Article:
I’m pretty concerned by the most recent it’s-all-about-me-not-kids move by Dallas ISD trustee Bernadette Nutall. I’m worried because reading between tea leaves tells me that a) Nutall isn’t getting the reaction she wants from the board in response to the Dade incident, and that means b) she’s going to continue being as destructive as possible in her attempts to get Mike Miles to leave the district. And let’s face it: She does almost nothing well when it comes to being a trustee, but she is a SPECTACULAR destructive force. I’m worried that Miles just might decide he’s had enough and leave.
Regardless your complaints with Miles — and I think current ones about implementation and oversight of TEI are very legitimate — that would be horrible for the district. If we once again allow status-quo ward-heelers to win the day, we set reform efforts back another decade. There are big implementation problems Miles is currently undergoing with his reforms, difficult details concerning both style and substance that need to be addressed. But if we blow all this up now to suit the Miles haters … the thought depresses me.
But this latest news from Crazytown did give me an idea.
I know that there are a lot of people out there who hate Miles and his reforms. Most of those people don’t really seem to have any ideas of what they think the schools should be doing. At least, they certainly don’t put forth any ideas. All they ever really say is “no” to Miles. Apparently, we’re to believe they could do it better.
So how about they put their money where their mouths are: Why don’t they take over a campus or two in DISD? There’s such a thing as an in-district charter. This is basically an agreement made between the district and somebody else that would control a campus that spells out the authority of those at the campus and funds the campus at an appropriate level on a per student basis. That somebody else could be an individual principal. It could be an outside non-profit organization. It could be a teachers union. Really, it could be anybody or any group that gets approved.
This brings us to the important point. To get this done, somebody has to step up and do a lot of work to negotiate the deal. And then they have to get the approval of a majority of the board. A board that has squarely backed Miles, a board that undoubtedly wants to remain in control of all the campuses in DISD.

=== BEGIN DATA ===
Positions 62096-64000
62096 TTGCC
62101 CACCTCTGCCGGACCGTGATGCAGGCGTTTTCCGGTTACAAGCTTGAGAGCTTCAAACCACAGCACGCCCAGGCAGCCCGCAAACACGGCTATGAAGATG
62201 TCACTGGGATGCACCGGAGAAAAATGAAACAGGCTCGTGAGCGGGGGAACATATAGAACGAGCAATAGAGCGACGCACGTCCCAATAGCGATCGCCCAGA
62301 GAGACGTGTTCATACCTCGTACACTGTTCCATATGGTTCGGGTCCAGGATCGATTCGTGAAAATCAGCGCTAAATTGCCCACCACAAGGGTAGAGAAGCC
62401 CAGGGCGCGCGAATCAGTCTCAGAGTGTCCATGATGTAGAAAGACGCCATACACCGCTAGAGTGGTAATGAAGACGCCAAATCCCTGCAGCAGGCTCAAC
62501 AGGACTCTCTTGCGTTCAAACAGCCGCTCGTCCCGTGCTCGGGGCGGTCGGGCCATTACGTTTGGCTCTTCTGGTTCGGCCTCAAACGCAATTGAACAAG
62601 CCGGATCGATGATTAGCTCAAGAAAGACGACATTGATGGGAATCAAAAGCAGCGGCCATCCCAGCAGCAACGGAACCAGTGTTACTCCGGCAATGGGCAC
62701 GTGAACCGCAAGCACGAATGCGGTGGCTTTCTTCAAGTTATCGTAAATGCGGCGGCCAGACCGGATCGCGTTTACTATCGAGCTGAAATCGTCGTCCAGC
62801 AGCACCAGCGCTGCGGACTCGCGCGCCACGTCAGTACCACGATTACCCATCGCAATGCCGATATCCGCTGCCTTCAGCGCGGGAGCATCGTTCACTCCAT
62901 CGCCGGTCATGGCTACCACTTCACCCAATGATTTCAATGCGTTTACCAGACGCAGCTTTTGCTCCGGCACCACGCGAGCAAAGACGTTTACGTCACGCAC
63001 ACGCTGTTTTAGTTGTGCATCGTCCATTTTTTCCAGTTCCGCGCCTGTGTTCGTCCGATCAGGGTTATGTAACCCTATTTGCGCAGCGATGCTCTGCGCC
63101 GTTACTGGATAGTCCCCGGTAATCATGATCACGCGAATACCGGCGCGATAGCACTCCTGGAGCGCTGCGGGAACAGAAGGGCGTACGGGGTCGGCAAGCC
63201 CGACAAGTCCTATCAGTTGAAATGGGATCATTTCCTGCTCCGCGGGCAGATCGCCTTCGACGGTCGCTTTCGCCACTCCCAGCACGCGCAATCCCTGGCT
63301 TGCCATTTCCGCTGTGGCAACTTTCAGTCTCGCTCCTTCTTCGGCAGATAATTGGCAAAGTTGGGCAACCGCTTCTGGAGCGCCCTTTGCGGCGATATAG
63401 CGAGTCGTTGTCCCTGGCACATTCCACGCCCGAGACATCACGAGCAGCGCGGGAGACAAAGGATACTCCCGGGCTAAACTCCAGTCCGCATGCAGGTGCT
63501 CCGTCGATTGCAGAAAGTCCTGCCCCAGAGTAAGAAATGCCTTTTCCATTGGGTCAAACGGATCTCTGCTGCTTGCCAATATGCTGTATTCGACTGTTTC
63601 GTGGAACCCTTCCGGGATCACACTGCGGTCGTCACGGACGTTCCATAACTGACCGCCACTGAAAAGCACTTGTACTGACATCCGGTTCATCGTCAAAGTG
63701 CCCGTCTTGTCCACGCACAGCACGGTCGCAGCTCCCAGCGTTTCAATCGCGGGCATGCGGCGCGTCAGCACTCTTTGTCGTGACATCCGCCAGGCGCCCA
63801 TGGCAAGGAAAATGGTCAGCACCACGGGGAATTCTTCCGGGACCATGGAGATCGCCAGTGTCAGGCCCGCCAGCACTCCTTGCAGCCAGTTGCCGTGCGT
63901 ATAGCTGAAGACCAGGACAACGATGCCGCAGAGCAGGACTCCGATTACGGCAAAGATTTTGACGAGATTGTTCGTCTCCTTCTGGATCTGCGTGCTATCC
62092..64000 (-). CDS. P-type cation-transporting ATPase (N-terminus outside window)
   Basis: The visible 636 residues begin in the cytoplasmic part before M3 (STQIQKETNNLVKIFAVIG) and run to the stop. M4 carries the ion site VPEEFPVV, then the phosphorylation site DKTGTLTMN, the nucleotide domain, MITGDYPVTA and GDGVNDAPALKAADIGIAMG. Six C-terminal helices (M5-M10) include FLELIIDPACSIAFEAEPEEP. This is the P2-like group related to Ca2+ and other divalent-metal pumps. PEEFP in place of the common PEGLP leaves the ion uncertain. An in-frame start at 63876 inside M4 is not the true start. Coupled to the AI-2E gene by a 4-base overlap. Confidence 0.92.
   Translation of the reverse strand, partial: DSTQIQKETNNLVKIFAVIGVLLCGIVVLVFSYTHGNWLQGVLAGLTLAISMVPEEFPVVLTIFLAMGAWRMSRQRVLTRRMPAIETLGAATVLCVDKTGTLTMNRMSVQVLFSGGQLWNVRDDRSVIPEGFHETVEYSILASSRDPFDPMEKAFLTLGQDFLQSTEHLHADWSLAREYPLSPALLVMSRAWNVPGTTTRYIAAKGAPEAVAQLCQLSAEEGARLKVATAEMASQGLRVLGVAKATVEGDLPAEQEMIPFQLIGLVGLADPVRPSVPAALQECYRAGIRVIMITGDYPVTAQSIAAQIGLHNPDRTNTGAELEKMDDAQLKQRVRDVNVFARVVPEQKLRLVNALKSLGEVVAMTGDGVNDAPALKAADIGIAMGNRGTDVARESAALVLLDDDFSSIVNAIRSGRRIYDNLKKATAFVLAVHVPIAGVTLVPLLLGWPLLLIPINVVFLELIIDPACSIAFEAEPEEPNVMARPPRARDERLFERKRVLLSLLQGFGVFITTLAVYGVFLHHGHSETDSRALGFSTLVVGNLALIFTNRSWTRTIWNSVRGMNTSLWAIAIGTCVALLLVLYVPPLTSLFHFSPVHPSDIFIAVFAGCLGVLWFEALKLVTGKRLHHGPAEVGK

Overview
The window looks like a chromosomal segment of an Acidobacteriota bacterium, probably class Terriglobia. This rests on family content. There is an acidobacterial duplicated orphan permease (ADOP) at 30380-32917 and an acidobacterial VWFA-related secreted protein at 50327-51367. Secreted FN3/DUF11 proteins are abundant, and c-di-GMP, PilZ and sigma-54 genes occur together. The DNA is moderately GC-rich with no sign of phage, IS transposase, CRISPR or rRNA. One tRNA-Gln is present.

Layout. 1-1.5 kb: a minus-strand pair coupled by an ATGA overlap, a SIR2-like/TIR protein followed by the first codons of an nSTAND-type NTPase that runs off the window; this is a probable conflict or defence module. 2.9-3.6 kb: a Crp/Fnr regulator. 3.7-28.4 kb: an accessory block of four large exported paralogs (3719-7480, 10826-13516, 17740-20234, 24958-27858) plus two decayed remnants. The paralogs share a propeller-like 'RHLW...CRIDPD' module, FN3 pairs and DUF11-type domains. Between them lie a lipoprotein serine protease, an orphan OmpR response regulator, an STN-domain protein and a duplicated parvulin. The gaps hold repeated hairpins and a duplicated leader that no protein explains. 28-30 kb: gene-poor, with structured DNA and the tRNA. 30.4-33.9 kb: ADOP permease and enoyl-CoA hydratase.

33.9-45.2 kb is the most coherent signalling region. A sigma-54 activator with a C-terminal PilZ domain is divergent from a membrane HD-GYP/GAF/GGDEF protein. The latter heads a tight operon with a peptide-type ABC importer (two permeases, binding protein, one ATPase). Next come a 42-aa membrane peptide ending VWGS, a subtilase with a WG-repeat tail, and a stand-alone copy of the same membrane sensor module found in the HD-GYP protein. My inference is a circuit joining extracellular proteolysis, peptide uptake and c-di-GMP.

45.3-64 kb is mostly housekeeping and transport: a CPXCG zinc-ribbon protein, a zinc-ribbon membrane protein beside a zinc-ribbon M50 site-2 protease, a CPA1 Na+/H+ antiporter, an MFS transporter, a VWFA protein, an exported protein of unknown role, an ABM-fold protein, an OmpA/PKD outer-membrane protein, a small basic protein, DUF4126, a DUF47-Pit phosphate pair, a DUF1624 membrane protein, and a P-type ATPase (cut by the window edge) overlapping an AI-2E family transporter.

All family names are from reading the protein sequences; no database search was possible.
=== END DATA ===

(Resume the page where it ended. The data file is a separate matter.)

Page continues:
That said: This is ALSO a board that has several members who have expressed support for this idea in the past. Such an effort would take place within the context of Miles’ substantial school choice initiative. He is on record as saying he welcomes proposals from people to take over schools.
This brings me back to all the Miles-haters out there. If they think they can really do it better, why don’t they step up? Why don’t they say, “You know what? We’re so sure we can do this better than Miles, we’ll take over a campus and prove it.” They could apply to the district’s choice school initiative.
Or they could demonstrate even more leadership and propose a full campus takeover. Dade is the site of much controversy. Think you can manage Dade better than Miles? Propose an in-district charter agreement for Dade directly to the board of trustees. I bet that as long as your charter agreement has language that requires performance to improve, you wouldn’t get summarily dismissed.
Think Dade is too controversial? Fine, pick any one of a number of struggling campuses. Pease and Blanton have some of the lowest passing percentages of any elementary school in DISD. Take one of them over. Propose an in-district charter. See if you can actually run it better than Miles.
I’m not optimistic any of the Miles haters will do this. Charter schools as a concept were initially proposed BY teachers unions, as a way for teachers to set up innovative schools where the teachers really called the shots. They’ve been around for more than 20 years, and local AFT has never offered to actually lead one. The parade of haters that follow Juanita Wallace around haven’t stepped up either – although, they can’t produce a grammatically correct flyer, so I’m not sure I want them running a school. Regardless, it’s clear that it’s much easier just yelling from the cheap seats than it is actually trying to do something positive for kids. That’s what these people do. But if they really want to help kids, they can certainly prove it if they want to. If they did so, I would honestly wish them tremendous success.